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Population variation of common cystic fibrosis mutations

Cheadle, Jeremy Peter 1994. Population variation of common cystic fibrosis mutations. Human Mutation 4 (3) , pp. 167-177. 10.1002/humu.1380040302

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Abstract

Since the identification of the gene and the major mutation responsible for cystic fibrosis (CF) in 1989, more than 400 presumed mutations and about 90 DNA sequence variations have been identified in the cystic fibrosis transmembrane conductance regulator (CFTR) gene in the past 4 years. A list of CFTR mutations can be found in an earlier report in this journal (Tsui, 1992). While ∆F508 appears to be common in all study populations its relative frequency varies among different geographic locations (CF Genetic Analysis Consortium, 1990). The distribution of other CF mutations has also been found to be heterogeneous among different populations. In fact, most of the described mutations have only been detected in the original reported cases. To obtain a better understanding of the distribution of the relatively common mutations in the world population, CF mutation screening data were collected for the 30 most common mutations from members of the CF Genetic Analysis Consortium in October 1993. The list of mutations was chosen according to an earlier compilation completed in May 1992 (unpublished data). As the updated test results show, there were only 19 mutations, each detected on 50 or more chromosomes. The center-by-center distribution for 24 of the more commons mutations is shown in Table 1 and the distribution by continent is summarized in Table 2. Two of the previously surveyed mutations, namely, Y122X and 3905insT, are included in Table 3. The three other mutations that were surveyed but not reported here are Q493X, S549R (T→G), and 3849 + 4A→G (≤20 chromosomes each; actual numbers available from L. C. Tsui). Since the broad survey could have missed some of the mutations that are present in substantial proportion (i.e. ≥1%) in some study populations, members of the Consortium were also asked to submit data for such unique mutations not listed in Tables 1 and 2. The results are displayed in Table 3. Most notably, 394delTT is a mutation that was not included in the previous survey but detected on more than 50 chromosomes. It is important to note that the frequencies reported here are the best estimate provided by each participating group. The investigators (up to 3 listed per group) responsible for each data set are shown in the respective tables as contributors to this report. Although an effort has been made to minimize the redundant data, there may be a slight overlap of samples. Moreover, the data presented here are essentially derived from testing CF patients; the frequencies shown may not reflect the true proportion of these mutations in the respective populations due to possible sampling bias. Some of the data have appeared in previous reports. Because of the large number of entries, however, references are only cited for the original mutation descriptions. In conclusion, this report has compiled population data to document that there is a striking difference in the distribution of CFTR mutations in different populations; the overall detection rate for the 24 most common mutations surveyed varies from 50% to 97% (Tables 1,2). This information is important when designing strategies for DNA testing of cystic fibrosis.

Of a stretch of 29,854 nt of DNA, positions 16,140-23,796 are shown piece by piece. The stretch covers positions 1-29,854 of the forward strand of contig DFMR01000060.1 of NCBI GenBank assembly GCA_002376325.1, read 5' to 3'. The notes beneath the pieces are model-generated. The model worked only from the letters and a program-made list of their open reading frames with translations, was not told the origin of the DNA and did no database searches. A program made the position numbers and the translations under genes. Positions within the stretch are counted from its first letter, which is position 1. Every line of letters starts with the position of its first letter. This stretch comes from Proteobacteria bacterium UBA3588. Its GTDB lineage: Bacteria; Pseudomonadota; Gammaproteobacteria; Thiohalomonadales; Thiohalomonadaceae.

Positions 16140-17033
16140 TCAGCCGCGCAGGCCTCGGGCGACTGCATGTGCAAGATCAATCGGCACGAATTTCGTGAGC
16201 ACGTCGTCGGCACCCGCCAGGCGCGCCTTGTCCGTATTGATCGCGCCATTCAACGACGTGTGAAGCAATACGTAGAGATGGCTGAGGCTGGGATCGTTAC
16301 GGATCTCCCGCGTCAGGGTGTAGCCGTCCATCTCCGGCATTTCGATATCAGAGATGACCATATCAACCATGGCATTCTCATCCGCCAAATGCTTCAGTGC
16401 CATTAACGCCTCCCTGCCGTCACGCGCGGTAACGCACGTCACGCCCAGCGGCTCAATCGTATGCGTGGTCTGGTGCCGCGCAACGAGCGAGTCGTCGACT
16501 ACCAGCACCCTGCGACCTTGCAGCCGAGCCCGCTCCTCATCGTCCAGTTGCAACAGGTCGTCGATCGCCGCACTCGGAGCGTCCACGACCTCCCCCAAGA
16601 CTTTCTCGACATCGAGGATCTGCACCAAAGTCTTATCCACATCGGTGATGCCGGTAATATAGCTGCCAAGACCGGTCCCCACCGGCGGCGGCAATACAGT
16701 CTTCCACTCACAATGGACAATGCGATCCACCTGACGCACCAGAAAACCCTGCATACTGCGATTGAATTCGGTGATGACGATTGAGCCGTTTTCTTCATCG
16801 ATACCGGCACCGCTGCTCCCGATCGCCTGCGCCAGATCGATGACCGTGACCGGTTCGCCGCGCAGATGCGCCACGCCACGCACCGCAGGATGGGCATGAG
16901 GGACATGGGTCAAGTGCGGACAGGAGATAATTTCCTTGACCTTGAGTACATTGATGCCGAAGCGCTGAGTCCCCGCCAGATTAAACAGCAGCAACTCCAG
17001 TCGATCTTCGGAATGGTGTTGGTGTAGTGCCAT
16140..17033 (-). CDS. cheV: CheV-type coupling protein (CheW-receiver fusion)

Item Type: Article
Date Type: Publication
Status: Published
Schools: Medicine
Subjects: R Medicine > R Medicine (General)
Publisher: Wiley-Blackwell
ISSN: 1059-7794
Last Modified: 04 Jun 2017 06:30
URI: http://orca.cf.ac.uk/id/eprint/61266

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